Ask a writer why they write and you’ll get a thousan answers or at least a thousand essays. I’ve written nearly that many responses to this age-old question since I started writing as a hobby maybe 20 years ago.
I’m taking a revision class right now and our instructor had us warm up by reading two famous responses to Why I Write? We read what Joan Didion had to say. She was actually responding to what George Orwell said, so we also read that.
If you had asked me before that night, I would have said I agreed with Flannery O’Connor, “I write because I don’t know what I think until I read what I say.”
Then we had about 15 minutes to draft our own short response. After reading my response and a few more from famous writers, I feel a little bit like Nicol Krauss:
“Why does one begin to write? Because she feels misunderstood, I guess. Because it never comes out clearly enough when she tries to speak. Because she wants to rephrase the world, to take it in and give it back again differently, so that everything is used and nothing is lost. Because it’s something to do to pass the time until she is old enough to experience the things she writes about.”Nicole Krauss
And a little bit like Chuck Palahniuk:
“That’s why I write, because life never works except in retrospect. You can’t control life, at least you can control your version.”Chuck Palahniuk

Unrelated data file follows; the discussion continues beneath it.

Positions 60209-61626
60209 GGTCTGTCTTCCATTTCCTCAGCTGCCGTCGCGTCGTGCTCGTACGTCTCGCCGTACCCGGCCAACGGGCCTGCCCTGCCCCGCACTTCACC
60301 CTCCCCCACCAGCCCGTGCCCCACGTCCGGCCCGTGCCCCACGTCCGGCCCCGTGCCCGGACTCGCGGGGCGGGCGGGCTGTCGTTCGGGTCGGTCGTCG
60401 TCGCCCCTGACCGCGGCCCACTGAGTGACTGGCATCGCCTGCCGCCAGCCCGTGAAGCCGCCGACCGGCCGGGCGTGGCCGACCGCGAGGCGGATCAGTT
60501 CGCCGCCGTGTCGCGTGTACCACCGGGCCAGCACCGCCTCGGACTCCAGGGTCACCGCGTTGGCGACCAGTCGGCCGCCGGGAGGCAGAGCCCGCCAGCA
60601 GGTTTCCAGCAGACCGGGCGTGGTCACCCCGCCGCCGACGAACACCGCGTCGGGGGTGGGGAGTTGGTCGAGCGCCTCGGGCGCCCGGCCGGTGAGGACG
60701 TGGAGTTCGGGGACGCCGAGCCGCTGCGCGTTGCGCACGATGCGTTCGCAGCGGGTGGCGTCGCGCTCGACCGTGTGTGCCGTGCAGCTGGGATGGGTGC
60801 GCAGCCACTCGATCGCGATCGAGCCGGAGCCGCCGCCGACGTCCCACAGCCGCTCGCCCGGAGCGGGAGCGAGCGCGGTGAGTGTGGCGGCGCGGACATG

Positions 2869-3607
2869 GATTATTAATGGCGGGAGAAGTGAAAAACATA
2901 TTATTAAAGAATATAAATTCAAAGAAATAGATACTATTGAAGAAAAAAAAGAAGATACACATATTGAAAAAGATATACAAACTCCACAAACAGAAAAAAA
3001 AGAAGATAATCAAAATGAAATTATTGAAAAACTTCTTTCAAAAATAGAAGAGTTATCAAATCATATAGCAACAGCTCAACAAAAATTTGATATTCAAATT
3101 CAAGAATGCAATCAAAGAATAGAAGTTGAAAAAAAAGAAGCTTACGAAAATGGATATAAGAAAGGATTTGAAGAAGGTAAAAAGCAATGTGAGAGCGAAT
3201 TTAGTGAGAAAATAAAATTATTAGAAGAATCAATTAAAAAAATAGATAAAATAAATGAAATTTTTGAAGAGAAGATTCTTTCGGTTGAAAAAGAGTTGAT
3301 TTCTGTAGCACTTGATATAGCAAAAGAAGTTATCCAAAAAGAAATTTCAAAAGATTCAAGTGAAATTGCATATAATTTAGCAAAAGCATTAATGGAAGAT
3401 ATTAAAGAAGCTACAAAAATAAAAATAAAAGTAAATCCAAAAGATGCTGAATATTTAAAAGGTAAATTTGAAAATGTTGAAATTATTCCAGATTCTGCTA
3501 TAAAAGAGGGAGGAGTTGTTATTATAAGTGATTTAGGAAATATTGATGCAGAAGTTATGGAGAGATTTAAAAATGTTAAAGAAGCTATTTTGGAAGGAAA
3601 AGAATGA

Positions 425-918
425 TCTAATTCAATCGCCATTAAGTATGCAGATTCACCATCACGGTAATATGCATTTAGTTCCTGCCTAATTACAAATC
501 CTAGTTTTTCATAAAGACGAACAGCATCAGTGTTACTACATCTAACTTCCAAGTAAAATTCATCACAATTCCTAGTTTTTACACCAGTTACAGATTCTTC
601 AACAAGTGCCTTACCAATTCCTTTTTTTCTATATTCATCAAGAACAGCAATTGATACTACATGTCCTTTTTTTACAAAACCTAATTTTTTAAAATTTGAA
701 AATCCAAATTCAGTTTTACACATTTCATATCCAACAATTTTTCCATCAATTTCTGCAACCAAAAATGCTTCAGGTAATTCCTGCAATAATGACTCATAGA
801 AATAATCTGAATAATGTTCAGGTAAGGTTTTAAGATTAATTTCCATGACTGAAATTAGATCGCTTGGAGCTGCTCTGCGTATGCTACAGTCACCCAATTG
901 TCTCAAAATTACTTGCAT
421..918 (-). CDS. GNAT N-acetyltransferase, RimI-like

Why I Write
by Catherine Lanser
I write because things come out easier on paper than they do with my vocal cords. I’ve never figured out how to delete words that have been spoken like I can cross words out on paper.
That is if anyone can even hear what you say. When I was growing up around a crowded kitchen table, my voice wasn’t even loud enough to rise above the din. I might want to add something, but it was easier to whisper to myself rather than strain my voice to be heard. Instead of talking, I read the words on the containers set on the table.
K-R-A-F-T. K-R-A-F-T. K-R-A-F-T
“What did you say?”
All the eyes around the oval table turned to me. I stopped whispering.
“What did you say? Were you spelling something? Say it again.”
“K-R-A-F-T,” I said.
“She just spelled her first word!”
It was remarkable. I was the star for a second. It was quiet and everyone listened.
Though, I didn’t start writing for years after, when I did start writing, that was the feeling I chased. I wanted the world to read my words and be stunned. To stop and listen to their importance.
But it didn’t take long to realize that wasn’t how it was going to work. If I wrote for the adoration of the reader, I wouldn’t be writing for long. Instead, I needed to write for myself. I needed to write to tell myself how it really was. It didn’t matter if no one was going to listen. I knew my voice still mattered. On the page, I couldn’t be crowded out.